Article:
I’m still not put off, but where do I start?

Getting started is going to be expensive, of course you can cut corners but this time I really don’t recommend it, and here’s why.

While you can buy cheap, knock off airbrushes and use canned air instead of a compressor this is a totally false economy. With airbrushes you get what you pay for, buying a quality airbrush will ensure better and more consistent results allowing you to quickly develop your skill with your new tool. If you buy a good quality-brand airbrush, apply a little tender loving care in maintaining it, not only will it last you for years it will also hold its purchase price should you wish to sell it on later.

Cans of compressed air as an alternative to using a compressor are a poor choice; firstly you’ll go through them like they were cans of fizzy-pop on a hot day as you learn/play with your shiny new airbrush. Also, cans lose pressure as they empty, and so trying to practice what worked yesterday you could find it doesn’t really work quite as well today … but it’s not your fault!

As with 3D printers, YouTube is an excellent resource for all aspects of airbrush; maintenance, use, techniques, tips and tricks for every level of experience.

If you decide to follow my advice and go for a quality-brand airbrush I suggest you start with checking out the following companies Paasche, Badger and Iwata (who also make an excellent range of compressors).

Paasche

Liked what you read? Share the article!

Share on facebook
Share on twitter
Share on pocket
Share on whatsapp
Share on linkedin

Get Noticed with Fashion Rider.

Get the recognition you deserve. Portfolio, Jobs, Social Media promotion and much more. All in one membership. 

You might also like

Bridging the Gap and Utilising Every Possible Income Stream

Identifying the income streams in your business is the essence of financial freedom.

Read More

Sustainability: 8 easy steps to make your brand more sustainable

In an environment where people are becoming more aware of the real damages of climate change, it is important to keep your brand green and sustainable. Read on for some great tips on how you can improve your brand’s eco-sustainability.

Read More

Relax, recharge, and let your business reap the benefits

Relaxing is a vital part of your success as much as hard work is, and so we at Fashion Rider present our brand new recharge page to help you relax and recharge, to give you the best chance of success!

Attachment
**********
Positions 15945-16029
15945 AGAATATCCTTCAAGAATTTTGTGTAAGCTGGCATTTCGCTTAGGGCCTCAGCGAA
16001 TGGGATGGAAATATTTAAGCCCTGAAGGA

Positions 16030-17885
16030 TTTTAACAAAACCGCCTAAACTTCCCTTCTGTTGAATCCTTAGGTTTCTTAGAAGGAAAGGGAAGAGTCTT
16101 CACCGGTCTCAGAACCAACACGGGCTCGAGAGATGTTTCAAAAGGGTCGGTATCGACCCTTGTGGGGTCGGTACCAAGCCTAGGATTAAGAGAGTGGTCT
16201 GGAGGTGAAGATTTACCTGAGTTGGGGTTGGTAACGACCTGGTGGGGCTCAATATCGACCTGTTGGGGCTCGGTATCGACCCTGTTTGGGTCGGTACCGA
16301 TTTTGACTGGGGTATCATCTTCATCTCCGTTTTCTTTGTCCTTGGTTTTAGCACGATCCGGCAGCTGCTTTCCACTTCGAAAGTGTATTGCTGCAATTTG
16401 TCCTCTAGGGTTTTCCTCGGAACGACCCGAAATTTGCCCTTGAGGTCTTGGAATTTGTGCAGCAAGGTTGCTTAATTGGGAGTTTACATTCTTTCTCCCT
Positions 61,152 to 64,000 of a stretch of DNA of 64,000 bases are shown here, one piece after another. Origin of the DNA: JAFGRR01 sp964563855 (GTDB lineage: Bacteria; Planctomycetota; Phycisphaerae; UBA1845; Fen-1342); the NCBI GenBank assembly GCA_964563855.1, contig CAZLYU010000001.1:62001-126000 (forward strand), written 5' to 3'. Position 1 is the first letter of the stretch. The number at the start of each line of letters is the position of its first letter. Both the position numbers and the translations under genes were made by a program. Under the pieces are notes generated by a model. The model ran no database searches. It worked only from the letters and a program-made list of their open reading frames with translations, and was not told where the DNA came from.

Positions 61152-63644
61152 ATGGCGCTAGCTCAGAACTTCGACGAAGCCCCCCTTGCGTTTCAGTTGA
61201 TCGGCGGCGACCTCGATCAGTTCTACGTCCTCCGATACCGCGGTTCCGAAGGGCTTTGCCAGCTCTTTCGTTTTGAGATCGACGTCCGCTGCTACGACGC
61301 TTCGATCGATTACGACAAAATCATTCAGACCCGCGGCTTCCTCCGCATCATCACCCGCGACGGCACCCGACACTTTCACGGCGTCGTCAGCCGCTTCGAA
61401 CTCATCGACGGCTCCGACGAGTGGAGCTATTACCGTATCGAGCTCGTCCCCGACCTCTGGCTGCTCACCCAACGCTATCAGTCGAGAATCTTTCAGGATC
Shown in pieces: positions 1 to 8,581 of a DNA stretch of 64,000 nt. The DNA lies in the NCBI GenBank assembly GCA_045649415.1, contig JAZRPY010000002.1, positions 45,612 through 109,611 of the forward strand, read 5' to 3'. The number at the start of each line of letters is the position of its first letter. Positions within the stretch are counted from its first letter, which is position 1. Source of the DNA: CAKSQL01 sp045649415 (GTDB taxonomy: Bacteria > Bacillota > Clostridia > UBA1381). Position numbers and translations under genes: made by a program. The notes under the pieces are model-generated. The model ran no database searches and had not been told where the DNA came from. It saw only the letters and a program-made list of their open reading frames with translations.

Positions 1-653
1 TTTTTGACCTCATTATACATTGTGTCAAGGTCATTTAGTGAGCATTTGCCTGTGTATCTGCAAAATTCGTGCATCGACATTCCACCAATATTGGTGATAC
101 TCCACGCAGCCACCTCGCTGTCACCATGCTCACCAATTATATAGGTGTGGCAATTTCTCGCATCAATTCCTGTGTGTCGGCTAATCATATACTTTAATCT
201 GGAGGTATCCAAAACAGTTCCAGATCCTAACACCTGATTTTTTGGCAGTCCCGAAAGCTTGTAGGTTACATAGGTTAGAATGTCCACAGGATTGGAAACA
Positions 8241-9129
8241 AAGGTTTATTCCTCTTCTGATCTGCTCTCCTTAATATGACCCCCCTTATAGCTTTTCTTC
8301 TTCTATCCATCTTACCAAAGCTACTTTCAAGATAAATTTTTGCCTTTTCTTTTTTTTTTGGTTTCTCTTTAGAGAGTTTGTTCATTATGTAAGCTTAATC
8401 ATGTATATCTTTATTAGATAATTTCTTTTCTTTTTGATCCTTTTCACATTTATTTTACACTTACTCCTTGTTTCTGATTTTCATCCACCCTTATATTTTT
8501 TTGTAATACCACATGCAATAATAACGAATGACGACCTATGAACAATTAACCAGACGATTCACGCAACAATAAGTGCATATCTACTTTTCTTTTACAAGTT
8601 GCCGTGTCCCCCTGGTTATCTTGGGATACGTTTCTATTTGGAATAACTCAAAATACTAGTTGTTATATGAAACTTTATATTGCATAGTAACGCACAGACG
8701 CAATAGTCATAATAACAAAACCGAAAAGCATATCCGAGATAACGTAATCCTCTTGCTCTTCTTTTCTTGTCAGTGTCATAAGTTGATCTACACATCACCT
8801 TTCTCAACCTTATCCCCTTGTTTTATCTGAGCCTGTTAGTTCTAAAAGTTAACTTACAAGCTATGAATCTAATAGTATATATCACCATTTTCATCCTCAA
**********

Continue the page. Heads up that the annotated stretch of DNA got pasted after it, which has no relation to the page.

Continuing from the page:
Read More

Have you thought about creative competitions?

Creative competitions are different from most other contests. The prize isn’t just a money prize, but the opportunity and experience of entering. In this article, we go over the reasons why and which competitions you may like to enter

Read More

10 exciting events to look forward to in 2021

Events have an important role in the world of fashion and other creative industries. This is why we bring you the 10 exciting events to look forward to in 2021

Read More

Why Your Luxury Time Piece May Need a Watch Winder

A Look at the World of Automatic Watch Winders If you know anything at all about high-end timepieces and how they work, then you’ve likely …

Read More

Why 2021 is a great time to start a freelancing business

With the desire for working on own terms, starting a freelance business has become an attractive prospect. Know why 2021 is a great time to start a freelancing business.

Read More

How to Slash Your Monthly Expenses

Your monthly income will only stretch so far. If you often grab a cup of coffee on your way to work, treat yourself to many …

Read More

Innovative adaptive designs on the rise

In 2019/20, the charity Scope reported that there are 14.1 million people in the UK living with a disability, making the availability and range of suitable fashion …

Read More

We use cookies to offer you a better experience and analyze site traffic. By continuing, you consent to the use of the cookies following our privacy policy. You may choose to opt-out through our privacy policy page.